A poll in the New York Times named Toni Morrison’s novel Beloved as the greatest work of contemporary American fiction. Set after the Civil War, Beloved tells the story of a woman haunted by the choices she made as an escaped slave facing recapture.
The Guardian newspaper of London did a similar survey of the British, Irish and Commonwealth literary community in search of the best novel from 1980 to 2005. Disgrace by J.M. Coetzee took first place. Disgrace shares the story of a white woman who decides to bear the child resulting from an attack by blacks in post-apartheid South Africa.
A reading checklist, including these and other essential contemporary fiction novels, is available at the Lititz Public Library.
Behind the Scenes at the Museum by Kate Atkinson
A quirky girl relates the events of her life and those of her dysfunctional family beginning in 1959.
Being Dead by Jim Crace
How and why were two middle-aged zoologists murdered?
The Corrections by Jonathan Franzen
Looking forward to Christmas and a ten-day Nordic cruise, a woman’s plans are threatened by her husband’s Parkinson’s disease and long-buried family secrets.
Misery by Stephen King
After an almost fatal car crash, a novelist finds himself being nursed by a deranged fan that holds him captive.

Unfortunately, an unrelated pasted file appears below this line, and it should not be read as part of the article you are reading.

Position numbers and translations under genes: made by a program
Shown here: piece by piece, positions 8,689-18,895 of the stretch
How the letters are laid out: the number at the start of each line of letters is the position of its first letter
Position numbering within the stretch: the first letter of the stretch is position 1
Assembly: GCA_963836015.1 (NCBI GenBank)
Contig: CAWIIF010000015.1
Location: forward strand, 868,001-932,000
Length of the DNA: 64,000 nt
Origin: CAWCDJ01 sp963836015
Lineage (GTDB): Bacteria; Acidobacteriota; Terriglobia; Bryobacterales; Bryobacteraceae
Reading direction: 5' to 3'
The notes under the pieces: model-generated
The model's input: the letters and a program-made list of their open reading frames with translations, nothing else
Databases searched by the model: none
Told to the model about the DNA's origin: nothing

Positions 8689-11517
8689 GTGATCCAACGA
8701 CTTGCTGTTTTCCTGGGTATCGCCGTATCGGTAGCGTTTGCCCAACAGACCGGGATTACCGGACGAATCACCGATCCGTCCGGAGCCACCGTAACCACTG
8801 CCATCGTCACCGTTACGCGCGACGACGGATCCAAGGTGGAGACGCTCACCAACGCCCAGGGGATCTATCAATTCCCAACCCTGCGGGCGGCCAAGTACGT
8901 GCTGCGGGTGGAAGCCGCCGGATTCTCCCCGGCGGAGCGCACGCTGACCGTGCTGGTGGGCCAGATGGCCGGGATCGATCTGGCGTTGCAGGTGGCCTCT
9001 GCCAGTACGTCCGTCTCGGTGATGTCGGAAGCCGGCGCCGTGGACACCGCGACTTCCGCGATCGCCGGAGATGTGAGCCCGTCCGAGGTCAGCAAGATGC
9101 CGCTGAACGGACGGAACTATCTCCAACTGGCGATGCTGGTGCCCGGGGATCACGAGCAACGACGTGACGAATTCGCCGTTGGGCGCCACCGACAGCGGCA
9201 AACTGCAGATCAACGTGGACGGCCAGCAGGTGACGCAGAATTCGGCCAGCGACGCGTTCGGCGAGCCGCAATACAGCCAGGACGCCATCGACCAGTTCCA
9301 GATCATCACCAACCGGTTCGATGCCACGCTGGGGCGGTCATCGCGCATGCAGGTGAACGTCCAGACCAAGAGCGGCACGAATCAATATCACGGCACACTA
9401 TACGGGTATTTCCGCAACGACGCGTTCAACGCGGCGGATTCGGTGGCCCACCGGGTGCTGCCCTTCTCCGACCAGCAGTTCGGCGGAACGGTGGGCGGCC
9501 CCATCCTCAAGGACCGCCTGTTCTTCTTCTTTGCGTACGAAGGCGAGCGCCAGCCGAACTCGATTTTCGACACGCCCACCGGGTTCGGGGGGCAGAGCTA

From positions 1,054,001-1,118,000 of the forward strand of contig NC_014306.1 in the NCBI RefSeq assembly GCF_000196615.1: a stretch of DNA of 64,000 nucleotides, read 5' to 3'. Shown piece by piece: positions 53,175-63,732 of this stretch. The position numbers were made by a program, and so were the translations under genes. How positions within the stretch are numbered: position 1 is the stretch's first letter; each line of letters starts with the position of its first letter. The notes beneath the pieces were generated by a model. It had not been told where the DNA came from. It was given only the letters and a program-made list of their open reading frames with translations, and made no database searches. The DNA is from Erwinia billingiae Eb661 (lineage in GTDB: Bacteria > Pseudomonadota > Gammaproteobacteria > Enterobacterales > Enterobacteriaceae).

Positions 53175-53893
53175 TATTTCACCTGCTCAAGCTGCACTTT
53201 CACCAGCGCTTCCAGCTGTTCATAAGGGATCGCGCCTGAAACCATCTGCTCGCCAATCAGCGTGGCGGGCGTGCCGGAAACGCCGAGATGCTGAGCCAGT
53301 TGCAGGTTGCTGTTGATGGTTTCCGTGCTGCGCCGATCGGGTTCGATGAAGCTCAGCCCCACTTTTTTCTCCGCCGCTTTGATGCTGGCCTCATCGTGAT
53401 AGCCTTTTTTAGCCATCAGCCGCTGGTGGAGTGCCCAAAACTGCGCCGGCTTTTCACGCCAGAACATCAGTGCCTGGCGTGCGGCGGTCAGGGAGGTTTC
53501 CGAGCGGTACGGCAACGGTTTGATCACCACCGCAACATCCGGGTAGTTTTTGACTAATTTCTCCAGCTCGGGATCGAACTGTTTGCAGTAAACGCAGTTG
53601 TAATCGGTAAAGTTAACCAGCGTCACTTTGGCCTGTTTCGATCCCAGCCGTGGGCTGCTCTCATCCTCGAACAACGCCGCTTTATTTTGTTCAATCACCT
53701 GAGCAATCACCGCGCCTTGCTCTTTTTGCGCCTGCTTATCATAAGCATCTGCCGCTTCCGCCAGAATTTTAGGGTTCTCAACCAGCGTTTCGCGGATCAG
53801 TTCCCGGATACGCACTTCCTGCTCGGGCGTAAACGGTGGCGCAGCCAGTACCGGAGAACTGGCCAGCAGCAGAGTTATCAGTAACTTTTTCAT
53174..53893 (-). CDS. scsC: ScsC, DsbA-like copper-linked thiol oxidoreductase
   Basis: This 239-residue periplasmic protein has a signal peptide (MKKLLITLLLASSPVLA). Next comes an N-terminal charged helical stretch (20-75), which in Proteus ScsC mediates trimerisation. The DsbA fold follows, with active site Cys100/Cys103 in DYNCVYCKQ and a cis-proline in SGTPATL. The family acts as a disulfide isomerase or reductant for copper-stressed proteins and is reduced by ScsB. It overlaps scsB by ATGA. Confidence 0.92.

The Poisonwood Bible by Barbara Kingsolver
A fiery evangelist takes his wife and daughters to the Belgian Congo in 1959.
A Perfect Spy by John le Carré
An elegant British master-spy disappears from his posting and family in Vienna.
Small Island by Andrea Levy
Set in 1940, this story follows two Jamaicans and two Britons as they struggle to find peace in post-war England.
No Great Mischief by Alistair MacLeod
A cross-generational story traces the journey of the family patriarch and his twelve children from their native Scotland to an uncertain future in the New World.
Life of Pi by Yann Martel
A zookeeper and his family emigrate from India to North America aboard a Japanese cargo ship with their zoo animals bound for new homes.
Blood Meridian, or, the Evening of Redness in the West by Cormac McCarthy
A dispossessed young man joins a violent gang of bloodthirsty mercenaries in mid-19th century Mexico.
Fugitive Pieces by Anne Michaels
A young polish Jew who witnessed the murder of his parents in the Holocaust is rescued by a Greek geologist and emmigrates to Canada.
A Fine Balance by Rohinton Mistry
During the mid-1970s in India, a chain of circumstances throws four varied individuals together in one small apartment.
After You’d Gone by Maggie O’Farrell
An intergenerational tale of three women introduces the grandmother, the mother and the young woman who attempts suicide by stepping off a curb in front of an oncoming car.
A Far Cry from Kensington by Muriel Spark
A woman remembers back to 1954 when she was a young war widow living in furnished rooms in a boarding house in South Kensington, London.
Last Orders by Graham Swift
The death of one of their friends gives a group of World War II veterans an opportunity for reflection, remembrance and revelation.
Music & Silence by Rose Tremain
In 1629, King Christian IV of Denmark turns to music to ease his fears as he watches his royal consort flaunt her adulterous affairs and his country fall into ruins.
Originally published on March 21, 2014 in the Lititz Record Express.